US Apache helicopters enter battle for Mosul
WASHINGTON - The United States is using Apache helicopters in the battle to retake Iraq's second city of Mosul after more than two years of Islamic State group rule, the Pentagon said.
The US military, backing the ground campaign by Iraqi forces, is directing the attack helicopters against explosives-packed vehicles the jihadist group is employing for suicide bombings, Pentagon spokesman Peter Cook said Monday.
The helicopters are being used "with significant effect" in Mosul, he said.
"We anticipate that this nimble and precise capability will continue to enable Iraqi progress in what we expect will be tough fighting to come," Cook added.
However, few helicopters are being used, with officials suggesting that the number of choppers is in the single digits.
Before their deployment to Mosul, the US military employed Apaches very occasionally for combat operations against the jihadists, especially in the Tigris River Valley in June.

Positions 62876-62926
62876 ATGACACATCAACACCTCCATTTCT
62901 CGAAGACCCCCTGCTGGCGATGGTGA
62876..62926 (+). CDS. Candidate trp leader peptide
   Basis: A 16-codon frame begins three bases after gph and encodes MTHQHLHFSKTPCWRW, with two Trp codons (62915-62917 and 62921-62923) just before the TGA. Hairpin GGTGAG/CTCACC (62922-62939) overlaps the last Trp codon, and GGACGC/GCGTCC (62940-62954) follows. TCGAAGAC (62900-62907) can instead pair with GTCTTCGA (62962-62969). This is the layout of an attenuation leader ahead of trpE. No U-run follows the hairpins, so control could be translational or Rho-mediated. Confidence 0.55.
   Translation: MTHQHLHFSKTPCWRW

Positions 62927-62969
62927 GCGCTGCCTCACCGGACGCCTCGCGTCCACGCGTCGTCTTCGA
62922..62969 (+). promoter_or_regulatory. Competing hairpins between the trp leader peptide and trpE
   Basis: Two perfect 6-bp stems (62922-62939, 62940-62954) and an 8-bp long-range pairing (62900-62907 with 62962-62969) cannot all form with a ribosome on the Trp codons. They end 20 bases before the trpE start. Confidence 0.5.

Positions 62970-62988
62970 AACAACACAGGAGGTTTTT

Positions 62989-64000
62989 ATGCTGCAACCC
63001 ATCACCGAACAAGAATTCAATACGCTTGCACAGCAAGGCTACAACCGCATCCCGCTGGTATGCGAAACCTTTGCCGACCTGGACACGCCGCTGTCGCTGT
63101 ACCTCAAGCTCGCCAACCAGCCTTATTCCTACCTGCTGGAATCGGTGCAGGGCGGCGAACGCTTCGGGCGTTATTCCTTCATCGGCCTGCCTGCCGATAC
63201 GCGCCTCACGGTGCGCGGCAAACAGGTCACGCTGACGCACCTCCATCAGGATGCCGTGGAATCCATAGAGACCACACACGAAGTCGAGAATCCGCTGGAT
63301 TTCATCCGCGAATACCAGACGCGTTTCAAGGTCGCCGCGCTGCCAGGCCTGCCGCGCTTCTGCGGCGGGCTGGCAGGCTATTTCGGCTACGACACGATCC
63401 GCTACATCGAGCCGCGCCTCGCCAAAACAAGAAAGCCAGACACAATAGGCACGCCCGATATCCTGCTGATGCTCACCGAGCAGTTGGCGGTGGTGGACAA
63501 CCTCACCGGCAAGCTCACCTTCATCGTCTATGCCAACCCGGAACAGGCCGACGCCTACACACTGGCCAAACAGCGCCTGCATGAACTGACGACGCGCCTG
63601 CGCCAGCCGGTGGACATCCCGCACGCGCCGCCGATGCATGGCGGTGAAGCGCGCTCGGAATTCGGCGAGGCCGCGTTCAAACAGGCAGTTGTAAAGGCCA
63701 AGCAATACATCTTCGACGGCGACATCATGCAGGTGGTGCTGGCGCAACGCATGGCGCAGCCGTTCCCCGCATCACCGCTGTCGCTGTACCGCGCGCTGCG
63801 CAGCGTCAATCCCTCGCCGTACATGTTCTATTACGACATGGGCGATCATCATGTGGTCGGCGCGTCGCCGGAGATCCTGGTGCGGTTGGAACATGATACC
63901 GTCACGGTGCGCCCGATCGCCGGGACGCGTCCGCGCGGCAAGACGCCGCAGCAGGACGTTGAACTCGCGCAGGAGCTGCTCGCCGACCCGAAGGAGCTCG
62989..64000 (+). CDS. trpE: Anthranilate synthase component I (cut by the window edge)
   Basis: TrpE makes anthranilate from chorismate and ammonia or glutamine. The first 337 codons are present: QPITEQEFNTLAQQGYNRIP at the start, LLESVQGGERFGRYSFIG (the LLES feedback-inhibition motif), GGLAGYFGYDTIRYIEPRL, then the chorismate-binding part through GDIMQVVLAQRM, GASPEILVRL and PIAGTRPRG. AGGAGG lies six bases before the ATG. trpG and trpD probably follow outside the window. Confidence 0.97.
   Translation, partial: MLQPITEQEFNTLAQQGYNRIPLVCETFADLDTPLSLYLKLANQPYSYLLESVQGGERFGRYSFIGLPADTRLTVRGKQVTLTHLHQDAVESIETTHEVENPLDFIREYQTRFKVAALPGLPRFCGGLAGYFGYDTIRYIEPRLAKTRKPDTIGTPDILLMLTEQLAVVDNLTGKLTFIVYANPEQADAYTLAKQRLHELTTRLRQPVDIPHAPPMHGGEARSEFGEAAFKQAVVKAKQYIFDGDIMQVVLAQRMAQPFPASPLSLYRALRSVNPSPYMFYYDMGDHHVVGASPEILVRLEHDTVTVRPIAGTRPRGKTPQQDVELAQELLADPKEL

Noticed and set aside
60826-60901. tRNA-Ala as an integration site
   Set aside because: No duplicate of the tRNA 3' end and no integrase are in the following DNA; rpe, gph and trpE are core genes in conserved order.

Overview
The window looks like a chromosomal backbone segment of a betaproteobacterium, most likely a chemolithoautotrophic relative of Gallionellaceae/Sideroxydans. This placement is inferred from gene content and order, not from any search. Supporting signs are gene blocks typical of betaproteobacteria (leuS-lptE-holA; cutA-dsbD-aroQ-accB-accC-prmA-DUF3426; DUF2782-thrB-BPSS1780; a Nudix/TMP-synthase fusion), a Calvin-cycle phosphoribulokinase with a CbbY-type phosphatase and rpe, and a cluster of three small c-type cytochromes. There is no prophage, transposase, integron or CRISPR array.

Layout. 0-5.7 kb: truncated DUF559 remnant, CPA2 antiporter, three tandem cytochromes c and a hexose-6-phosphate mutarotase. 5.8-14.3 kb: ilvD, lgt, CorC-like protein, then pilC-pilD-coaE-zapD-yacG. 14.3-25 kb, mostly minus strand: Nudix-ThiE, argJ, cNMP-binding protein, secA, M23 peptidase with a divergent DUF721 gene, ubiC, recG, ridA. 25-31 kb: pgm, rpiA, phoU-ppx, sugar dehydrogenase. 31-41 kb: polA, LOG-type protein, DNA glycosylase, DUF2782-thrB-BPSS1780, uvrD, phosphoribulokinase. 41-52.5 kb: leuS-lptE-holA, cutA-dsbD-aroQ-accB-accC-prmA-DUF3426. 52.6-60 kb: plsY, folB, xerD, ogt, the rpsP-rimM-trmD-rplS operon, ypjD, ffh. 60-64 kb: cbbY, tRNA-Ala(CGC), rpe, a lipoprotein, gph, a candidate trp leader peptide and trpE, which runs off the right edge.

Their use reflects the increasing level of risk the Obama administration has had to accept to defeat the IS group in Iraq.
The helicopters fly at lower altitudes and slower speeds than fighter jets and bombers, making them much more vulnerable to enemy fire and increasing the risk of casualties.
President Barack Obama -- who as a senator in 2003 opposed the US-led invasion of Iraq launched by his predecessor George W. Bush -- ruled out using American soldiers on the ground against the fighters in Iraq and Syria.
Faced with the difficulties the Iraqi army is confronting against the jihadists, however, he has adjusted his policy, bringing US ground forces closer to the fighting.
Special forces have been enabled to conduct raids to capture or kill IS group leaders.
US military advisers are also moving closer to the front line.